That’s a legitimate point of view and is plausible.

  14. Fastball

    Offer that dude $1.00 and $145MM in achievable incentives as your opening bid. Then when Theo knows he isn’t getting him he can start pissing of the Yankees. Cashman and he are old adversaries. If he can’t beat him he can sure cost him a lot of $$$ to win. Sometimes you can take solice in the fact that your arch enemy just overpaid out the ass to get what he wanted. Then Tanaka won’t amount to shit and we can all take a breather.

    1. gocatsgo2003

      … and proceed to have Tanaka and his agents laugh in your face.

    2. Jon

      The Cubs and Yankees are not enemies, rivals, or anything of that nature

      1. Coop

        True, but of course that was not what Fastball said, so this nonsequitur is meaningless to the conversation. Thanks for playing.

        1. Jon

          The Yankees aren’t in the Cubs division so Theo doesn’t give a shit about what Cashman does nor should he. There is no personal rivalry either

  15. Lou Brown

    Read on MLB Trade Rumors that Tanaka threw 160 pitches in a recent start. Is that kind of workload normal over there? That would be so Cubs: win the bidding and sign Tanaka to a massive contract, and then have him need TJS in Spring training, ultimately coming back 5 mph slower and never pitching effectively. I am getting Fujikawa terrors…

    1. gocatsgo2003

      Yes it is pretty normal for Japanese pitchers to throw more than in the States.

    2. cubfanincardinalland

      What was truly amazing, he came back the next night in the deciding game for the championship, and closed the game out in the 9th inning, protecting a one run lead. The manager stated he was very scared to do it, but Tanaka told him give me the ball.

  16. Spoda17

    I will be honest, I do want Tanaka, but I do not want to grossly overpay. Id rather have 3 above average players we need and pay for them, then pay one guy that is not proven in MLB. I am starting to lean I’d almost pass on this…

    1. josh ruiter

      Bro…quality over quantity…We need studs to win big…especially pitching…look at the perennially good clubs of late.
      Cardinals – pitching never ceases to arise from St. Louis. They nearly always have someone in the cy young voting and a couple top line guys almost always.
      Red Sox of 2000s – Schilling and Beckett carried that team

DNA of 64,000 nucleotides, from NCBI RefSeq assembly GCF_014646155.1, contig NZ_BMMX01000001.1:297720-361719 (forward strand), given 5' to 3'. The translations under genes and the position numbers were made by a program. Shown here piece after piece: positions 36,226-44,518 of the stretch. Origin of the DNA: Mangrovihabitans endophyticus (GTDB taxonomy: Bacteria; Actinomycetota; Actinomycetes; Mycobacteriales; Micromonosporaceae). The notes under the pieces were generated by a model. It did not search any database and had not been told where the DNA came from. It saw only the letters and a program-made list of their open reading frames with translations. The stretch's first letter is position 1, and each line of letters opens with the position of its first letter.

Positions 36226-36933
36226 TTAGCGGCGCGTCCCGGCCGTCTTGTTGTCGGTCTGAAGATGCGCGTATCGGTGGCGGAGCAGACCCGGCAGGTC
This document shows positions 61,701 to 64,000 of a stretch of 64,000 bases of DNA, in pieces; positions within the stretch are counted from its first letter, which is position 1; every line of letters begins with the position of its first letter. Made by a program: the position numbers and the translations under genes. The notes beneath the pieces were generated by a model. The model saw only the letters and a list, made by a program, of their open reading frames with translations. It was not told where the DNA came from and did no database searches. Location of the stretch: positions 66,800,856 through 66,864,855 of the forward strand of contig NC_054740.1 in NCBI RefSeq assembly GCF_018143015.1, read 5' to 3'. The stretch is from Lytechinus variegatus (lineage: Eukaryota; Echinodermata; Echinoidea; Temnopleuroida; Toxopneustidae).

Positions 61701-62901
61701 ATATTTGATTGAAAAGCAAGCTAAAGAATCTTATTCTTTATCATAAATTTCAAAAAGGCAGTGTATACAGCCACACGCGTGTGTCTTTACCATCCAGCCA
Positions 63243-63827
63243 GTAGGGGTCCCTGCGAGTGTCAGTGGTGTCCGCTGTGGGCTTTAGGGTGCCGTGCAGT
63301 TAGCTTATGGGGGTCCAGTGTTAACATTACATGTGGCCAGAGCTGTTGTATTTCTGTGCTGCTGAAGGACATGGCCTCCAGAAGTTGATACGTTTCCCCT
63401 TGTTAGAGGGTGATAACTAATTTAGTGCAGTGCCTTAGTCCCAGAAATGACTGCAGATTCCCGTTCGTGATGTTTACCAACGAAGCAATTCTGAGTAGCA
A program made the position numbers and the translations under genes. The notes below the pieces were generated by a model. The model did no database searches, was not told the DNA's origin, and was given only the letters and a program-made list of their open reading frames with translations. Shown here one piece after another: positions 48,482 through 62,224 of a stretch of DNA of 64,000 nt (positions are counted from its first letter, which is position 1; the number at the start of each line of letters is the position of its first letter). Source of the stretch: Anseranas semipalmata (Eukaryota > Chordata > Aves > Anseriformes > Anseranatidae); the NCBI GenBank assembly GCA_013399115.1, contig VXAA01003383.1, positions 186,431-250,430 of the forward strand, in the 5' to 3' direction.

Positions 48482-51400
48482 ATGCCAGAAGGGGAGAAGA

D-backs of 01 – Johnson and Schilling carried that team
      Giants….always – SP carries that team
      despite the Tigers prolific offense…Verlander, Scherzer, Sanchez, Fister, SP!!
      Yankees of the dominant 90s – 2000s – you remember the sluggers but Clemens, Moose, Pettite, Wells, even Coney – they were pitching heavy!
      The Phillies – Lee, Halladay, Hamels – SP – this year when those guys were subpar the team fell off!
      The Marlins when they were good – SP
      The Cubs even during the early 2000s – Woody, Prior, Big Z – SP
      One thing IMO is certain…you need quality over quantity in the rotation – everybody has a slew of 4/5 types but the teams who have a top tier guy and two others who are respected #2s generally win the most ball games.
      For us Tanaka can be one had cheaply….Maybe Shark is a 2nd or maybe he is traded for a guy who could be that…mix that in with the hope of one guy from our system being that and you have a very good, fairly young rotation!

      1. Steve

        Josh–I agree 100% concerning your thoughts that teams must have excellent starting pitching staffs to complete for a World Series championship. If not for injuries and other assorted occurrences having Prior, Zambrano, and Wood in our starting pitching staff should have kept the Cubs in playoff mix for at least 7-9-years!!! That’s why I still don’t think our Cubs 1st round draft selection was correct. Bryant may turn out to be an excellent major league player, but FO had the chance to select one the best collegiate pitching prospects and they chose not too. Let’s hope in 2014 a top pitcher is chosen.

  17. Kyle